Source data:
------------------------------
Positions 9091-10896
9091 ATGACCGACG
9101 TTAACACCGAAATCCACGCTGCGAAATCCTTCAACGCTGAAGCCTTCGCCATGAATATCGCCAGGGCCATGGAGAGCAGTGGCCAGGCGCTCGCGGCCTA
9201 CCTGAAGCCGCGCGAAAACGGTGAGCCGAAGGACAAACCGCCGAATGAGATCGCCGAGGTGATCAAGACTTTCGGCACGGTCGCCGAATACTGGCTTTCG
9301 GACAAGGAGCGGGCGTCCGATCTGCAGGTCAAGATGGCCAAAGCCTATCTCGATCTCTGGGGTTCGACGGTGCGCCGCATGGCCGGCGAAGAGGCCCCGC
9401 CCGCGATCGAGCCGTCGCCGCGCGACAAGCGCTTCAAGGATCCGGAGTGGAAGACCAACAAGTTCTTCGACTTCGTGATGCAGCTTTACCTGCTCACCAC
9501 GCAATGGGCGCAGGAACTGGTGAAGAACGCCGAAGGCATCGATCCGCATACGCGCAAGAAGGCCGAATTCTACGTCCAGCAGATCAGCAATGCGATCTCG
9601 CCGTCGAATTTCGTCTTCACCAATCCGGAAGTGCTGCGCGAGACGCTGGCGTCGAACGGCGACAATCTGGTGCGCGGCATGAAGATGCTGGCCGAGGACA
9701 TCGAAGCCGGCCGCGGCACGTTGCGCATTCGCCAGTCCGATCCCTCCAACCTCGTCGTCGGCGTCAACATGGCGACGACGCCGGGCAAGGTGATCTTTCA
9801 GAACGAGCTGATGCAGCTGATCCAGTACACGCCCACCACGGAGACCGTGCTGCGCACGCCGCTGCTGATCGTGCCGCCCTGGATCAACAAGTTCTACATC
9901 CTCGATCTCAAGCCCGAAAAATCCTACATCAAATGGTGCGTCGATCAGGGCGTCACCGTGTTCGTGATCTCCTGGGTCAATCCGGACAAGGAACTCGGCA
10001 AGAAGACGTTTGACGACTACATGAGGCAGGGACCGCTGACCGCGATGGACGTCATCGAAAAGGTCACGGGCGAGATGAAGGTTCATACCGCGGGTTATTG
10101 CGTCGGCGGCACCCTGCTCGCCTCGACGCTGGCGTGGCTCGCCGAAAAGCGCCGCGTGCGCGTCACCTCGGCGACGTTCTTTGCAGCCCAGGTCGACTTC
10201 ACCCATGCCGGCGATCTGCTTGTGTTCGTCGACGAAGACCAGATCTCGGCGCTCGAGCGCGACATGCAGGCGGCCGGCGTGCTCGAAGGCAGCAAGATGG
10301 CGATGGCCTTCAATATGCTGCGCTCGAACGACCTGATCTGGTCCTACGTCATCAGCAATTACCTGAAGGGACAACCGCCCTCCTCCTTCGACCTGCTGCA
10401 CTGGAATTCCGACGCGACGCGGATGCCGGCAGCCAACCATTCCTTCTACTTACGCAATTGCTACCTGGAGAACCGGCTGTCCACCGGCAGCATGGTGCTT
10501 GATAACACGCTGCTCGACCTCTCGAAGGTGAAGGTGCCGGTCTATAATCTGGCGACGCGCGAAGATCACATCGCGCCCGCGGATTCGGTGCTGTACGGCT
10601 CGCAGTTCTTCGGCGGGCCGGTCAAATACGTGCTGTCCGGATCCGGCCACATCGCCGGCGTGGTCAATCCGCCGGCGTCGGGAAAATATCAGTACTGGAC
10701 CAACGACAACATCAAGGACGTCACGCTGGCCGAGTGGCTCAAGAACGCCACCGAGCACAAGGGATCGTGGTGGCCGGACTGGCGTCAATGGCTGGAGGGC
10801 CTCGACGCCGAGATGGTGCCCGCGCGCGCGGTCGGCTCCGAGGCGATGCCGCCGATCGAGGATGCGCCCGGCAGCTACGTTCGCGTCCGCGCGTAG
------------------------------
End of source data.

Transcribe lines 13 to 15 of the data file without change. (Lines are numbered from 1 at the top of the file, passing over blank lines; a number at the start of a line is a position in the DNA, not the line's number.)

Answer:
10101 CGTCGGCGGCACCCTGCTCGCCTCGACGCTGGCGTGGCTCGCCGAAAAGCGCCGCGTGCGCGTCACCTCGGCGACGTTCTTTGCAGCCCAGGTCGACTTC
10201 ACCCATGCCGGCGATCTGCTTGTGTTCGTCGACGAAGACCAGATCTCGGCGCTCGAGCGCGACATGCAGGCGGCCGGCGTGCTCGAAGGCAGCAAGATGG
10301 CGATGGCCTTCAATATGCTGCGCTCGAACGACCTGATCTGGTCCTACGTCATCAGCAATTACCTGAAGGGACAACCGCCCTCCTCCTTCGACCTGCTGCA